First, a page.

MTN finds loophole for Godfrey Motsa
MTN insists its new VP of South and East Africa (SEA), Godfrey Motsa, is not breaking a restraint of trade agreement with Vodacom by joining MTN next month.
The telco explains Motsa's new portfolio excludes SA or any African country wherein his previous employer operates. "Godfrey Motsa's appointment by the MTN operations in the South and East Africa region (excluding South Africa) and his location in the region will be in compliance with his restraint of trade," Chris Maroleng, executive for group corporate affairs told ITWeb.
MTN did not confirm where Motsa will be based, but implied it will be outside of SA's borders.
Vodacom yesterday confirmed to ITWeb it would seek "full compliance" with Motsa's restraint of trade, which only expires on 31 December 2016, despite MTN saying he will take up his role on 1 July.
The Johannesburg Labour Court ruled in February that Motsa is bound by his contract of employment to serve a six-month notice period - which expires on 30 June 2016 - as well as an additional six-month restraint of trade agreement thereafter. This "precludes him from taking up employment with any company that engages in similar business activities as Vodacom during that time".
According to the court judgment, which ITWeb has seen, Motsa is interdicted and restrained until 31 December 2016 from being employed by MTN or any of its subsidiaries or affiliate companies "where such engagement, association or employment constitutes a breach of the restraint agreement contained in his contract of employment with [Vodacom]".
However, the loophole seems to come from where his work is focused. He is restricted from taking part in any committee or forum "having purview of and/or directly or indirectly exercising influence or control over [MTN] or the business conducted by [MTN] in South Africa, Tanzania, DRC, Mozambique or Lesotho" - according to the court ruling.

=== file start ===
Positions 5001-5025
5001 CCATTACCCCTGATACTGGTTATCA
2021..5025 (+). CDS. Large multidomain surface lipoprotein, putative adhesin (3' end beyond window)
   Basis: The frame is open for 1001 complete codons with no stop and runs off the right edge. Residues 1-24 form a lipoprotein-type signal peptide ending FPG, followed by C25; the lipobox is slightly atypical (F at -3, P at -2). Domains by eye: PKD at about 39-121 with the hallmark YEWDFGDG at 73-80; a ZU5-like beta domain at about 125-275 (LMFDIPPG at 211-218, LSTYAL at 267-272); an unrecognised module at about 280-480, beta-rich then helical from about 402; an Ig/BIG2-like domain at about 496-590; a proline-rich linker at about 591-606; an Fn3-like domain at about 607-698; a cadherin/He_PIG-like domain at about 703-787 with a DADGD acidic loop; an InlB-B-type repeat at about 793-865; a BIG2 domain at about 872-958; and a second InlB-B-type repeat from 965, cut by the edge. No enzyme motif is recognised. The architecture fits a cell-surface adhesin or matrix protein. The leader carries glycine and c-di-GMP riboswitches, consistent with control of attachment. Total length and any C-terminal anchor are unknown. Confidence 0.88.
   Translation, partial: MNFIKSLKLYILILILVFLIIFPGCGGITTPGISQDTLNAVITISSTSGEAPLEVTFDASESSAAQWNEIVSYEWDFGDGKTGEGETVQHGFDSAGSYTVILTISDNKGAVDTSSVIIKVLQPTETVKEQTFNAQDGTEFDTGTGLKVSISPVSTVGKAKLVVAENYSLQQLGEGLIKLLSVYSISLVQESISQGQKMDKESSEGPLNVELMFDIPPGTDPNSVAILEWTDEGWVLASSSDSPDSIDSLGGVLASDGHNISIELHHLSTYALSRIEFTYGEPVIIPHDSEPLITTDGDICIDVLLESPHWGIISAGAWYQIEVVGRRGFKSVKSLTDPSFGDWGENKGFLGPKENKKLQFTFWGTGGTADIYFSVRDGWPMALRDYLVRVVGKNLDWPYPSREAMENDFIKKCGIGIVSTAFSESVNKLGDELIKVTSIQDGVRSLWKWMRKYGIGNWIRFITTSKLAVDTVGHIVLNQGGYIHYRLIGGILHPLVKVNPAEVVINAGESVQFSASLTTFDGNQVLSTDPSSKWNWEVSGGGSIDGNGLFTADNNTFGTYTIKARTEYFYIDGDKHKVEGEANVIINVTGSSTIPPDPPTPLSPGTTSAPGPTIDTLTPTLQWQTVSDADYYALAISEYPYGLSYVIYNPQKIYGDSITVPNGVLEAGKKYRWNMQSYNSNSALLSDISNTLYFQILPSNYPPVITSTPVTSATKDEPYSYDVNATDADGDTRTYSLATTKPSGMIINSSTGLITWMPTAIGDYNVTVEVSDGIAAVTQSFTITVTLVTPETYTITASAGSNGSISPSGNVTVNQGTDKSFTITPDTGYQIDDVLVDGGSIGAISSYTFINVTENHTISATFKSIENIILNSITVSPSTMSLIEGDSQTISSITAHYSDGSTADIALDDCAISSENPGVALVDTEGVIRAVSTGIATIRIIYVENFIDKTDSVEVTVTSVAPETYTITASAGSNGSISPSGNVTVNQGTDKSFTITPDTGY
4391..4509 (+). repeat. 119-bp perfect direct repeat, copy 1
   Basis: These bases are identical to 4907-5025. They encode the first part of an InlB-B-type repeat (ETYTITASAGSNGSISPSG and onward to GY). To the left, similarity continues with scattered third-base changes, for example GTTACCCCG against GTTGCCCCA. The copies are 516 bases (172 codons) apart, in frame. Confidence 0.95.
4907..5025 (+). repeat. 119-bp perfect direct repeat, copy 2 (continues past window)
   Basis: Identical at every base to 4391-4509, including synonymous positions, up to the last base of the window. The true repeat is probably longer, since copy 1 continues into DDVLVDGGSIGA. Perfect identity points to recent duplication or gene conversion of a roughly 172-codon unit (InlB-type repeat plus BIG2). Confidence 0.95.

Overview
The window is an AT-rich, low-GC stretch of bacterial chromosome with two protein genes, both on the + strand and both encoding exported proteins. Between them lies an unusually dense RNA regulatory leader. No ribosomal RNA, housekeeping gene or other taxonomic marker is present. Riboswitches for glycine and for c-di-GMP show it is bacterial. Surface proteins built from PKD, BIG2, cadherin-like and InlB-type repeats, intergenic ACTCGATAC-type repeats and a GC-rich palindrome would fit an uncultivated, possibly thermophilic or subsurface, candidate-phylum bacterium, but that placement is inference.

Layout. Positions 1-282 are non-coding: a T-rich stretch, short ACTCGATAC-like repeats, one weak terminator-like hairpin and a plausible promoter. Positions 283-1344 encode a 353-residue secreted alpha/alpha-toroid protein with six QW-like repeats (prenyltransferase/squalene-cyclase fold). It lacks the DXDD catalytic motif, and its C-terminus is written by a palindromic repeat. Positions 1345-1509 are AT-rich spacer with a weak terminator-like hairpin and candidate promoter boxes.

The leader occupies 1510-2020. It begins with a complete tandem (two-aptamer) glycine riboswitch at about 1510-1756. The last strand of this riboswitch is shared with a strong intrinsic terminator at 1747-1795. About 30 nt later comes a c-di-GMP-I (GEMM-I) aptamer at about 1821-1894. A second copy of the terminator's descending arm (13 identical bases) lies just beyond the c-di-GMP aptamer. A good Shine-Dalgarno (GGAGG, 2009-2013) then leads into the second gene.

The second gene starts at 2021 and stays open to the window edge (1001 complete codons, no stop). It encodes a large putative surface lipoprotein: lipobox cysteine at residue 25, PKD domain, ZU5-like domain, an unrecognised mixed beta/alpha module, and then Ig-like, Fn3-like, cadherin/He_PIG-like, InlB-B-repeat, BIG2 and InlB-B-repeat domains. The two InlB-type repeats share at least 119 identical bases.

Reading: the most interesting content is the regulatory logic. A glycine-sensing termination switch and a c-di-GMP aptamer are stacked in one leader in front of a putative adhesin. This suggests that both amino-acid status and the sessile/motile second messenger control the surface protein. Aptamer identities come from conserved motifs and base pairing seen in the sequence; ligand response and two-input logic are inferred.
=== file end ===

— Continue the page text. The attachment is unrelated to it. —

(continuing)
Motsa's role at MTN will only cover countries in MTN's SEA region, which includes Uganda, Rwanda, Zambia, South Sudan and joint ventures in Botswana and Swaziland. The exclusion of SA from his portfolio ensures no overlap in countries where Vodacom operates.
Motsa resigned from his post at Vodacom on 23 December 2015, after 10 years with the company. He was previously the MD of both Vodacom Lesotho and Vodacom Congo, and most recently, chief officer of the consumer business unit. He was also a director at Vodacom and a member of the Vodacom group executive committee.
Motsa's appointment at MTN was announced on Monday when the telecoms giant also announced it had appointed Rob Shuter as its new group president and CEO. Shuter is a South African national, who is currently CEO of the European cluster at the Vodafone Group. He will begin work for MTN "as soon as it is practically possible" next year, but not later than 1 July 2017, after wrapping up his contractual obligations at Vodafone.
The MTN Group has been without a CEO since early November 2015, when Sifiso Dabengwa resigned from the post. His resignation came just two weeks after the company announced it faced a $5.2 billion (R78 billion) fine from the Nigerian Communication Commission for failing to disconnect 5.1 million unregistered SIM cards in the country. On 10 June 2016, after months of negotiations, MTN agreed to pay $1.671 billion (R25 billion) to the federal government of Nigeria, in six instalments over three years, to settle the fine.